There were times when Al Bell felt less like a savior and more like a cipher.
Twenty years ago, he would drive into South Memphis, park his car on McLemore Avenue and sit and stare at the empty lot that had once been his dream factory, Stax Records. The old building that had produced so much glorious music, so many brilliant memories, had been reduced to rubble and quietly swept away.
In those moments, Bell would shed tears for what had been, and what had been lost.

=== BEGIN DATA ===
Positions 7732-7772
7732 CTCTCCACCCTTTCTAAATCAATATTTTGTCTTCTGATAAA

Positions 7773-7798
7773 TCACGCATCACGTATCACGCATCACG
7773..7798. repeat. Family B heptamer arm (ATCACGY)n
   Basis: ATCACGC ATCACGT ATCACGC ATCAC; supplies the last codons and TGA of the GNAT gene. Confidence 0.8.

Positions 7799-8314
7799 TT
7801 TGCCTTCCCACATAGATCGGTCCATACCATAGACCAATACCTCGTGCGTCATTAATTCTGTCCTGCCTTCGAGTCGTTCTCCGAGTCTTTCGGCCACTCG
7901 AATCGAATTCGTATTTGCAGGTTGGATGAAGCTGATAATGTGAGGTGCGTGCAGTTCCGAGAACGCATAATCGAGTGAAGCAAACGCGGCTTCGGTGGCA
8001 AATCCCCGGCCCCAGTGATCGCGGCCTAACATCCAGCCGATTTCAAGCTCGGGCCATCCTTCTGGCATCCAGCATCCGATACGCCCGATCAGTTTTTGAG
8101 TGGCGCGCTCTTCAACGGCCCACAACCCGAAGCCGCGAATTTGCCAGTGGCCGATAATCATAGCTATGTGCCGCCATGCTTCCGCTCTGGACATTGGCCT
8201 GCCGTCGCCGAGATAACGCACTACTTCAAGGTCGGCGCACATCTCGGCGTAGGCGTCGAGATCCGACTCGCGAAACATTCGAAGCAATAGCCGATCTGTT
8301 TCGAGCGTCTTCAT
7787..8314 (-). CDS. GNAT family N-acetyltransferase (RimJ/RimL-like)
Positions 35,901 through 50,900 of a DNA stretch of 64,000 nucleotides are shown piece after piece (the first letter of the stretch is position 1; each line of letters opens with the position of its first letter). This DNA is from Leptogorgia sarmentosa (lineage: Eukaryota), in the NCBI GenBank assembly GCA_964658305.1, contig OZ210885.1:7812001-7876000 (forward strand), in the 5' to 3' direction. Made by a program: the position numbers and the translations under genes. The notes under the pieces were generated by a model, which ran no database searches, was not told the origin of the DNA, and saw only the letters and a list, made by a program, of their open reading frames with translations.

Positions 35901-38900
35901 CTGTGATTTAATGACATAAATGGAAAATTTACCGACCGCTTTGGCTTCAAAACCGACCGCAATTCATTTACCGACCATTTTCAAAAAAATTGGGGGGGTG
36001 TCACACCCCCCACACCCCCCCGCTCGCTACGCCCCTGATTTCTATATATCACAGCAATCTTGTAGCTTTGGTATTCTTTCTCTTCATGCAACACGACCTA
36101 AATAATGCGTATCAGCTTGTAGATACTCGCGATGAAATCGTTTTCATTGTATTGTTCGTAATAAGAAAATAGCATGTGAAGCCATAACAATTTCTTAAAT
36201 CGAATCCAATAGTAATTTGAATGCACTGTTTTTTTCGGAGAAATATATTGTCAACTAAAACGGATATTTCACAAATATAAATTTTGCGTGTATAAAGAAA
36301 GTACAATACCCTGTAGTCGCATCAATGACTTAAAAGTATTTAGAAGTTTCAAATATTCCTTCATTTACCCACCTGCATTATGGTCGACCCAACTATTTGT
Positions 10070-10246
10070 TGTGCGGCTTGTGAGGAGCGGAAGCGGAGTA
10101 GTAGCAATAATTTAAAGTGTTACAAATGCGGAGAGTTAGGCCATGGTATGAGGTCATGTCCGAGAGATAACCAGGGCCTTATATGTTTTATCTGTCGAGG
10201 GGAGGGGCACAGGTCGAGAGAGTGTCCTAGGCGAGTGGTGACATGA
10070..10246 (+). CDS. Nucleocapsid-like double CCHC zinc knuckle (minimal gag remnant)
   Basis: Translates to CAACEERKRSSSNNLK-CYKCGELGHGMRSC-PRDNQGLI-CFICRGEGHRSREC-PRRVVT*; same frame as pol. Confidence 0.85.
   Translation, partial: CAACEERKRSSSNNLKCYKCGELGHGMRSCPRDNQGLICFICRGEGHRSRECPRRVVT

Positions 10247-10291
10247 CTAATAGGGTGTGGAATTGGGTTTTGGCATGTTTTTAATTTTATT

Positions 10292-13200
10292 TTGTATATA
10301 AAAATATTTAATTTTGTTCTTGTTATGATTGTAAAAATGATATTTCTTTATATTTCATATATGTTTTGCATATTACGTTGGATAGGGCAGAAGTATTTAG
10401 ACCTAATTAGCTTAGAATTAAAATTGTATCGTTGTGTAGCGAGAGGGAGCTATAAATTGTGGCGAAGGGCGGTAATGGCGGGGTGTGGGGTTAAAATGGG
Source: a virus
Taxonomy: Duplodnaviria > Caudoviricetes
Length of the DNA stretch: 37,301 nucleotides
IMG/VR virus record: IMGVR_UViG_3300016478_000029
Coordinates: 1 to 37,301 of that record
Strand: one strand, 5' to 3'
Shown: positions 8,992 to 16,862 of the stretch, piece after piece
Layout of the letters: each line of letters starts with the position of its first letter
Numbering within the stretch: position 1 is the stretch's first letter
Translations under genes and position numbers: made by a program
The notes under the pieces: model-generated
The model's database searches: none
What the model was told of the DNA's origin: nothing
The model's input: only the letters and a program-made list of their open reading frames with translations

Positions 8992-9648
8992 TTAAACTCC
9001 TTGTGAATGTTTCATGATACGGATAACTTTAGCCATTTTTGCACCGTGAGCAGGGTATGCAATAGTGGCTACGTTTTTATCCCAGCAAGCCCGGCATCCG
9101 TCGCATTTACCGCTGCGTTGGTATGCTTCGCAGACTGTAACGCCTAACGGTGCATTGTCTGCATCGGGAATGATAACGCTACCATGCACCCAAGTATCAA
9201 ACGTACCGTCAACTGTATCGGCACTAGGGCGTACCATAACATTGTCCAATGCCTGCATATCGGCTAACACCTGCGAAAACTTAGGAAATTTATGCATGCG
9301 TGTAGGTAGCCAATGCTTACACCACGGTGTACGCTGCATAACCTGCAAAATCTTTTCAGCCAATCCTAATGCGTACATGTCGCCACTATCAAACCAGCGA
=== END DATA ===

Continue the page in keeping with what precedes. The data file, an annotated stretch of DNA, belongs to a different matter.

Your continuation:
At its peak under Bell’s stewardship in the early 1970s, Stax was a musical and cultural juggernaut, producing massive hits, selling millions of units, and serving as the apotheosis of Southern soul, civil rights and black economic liberation.
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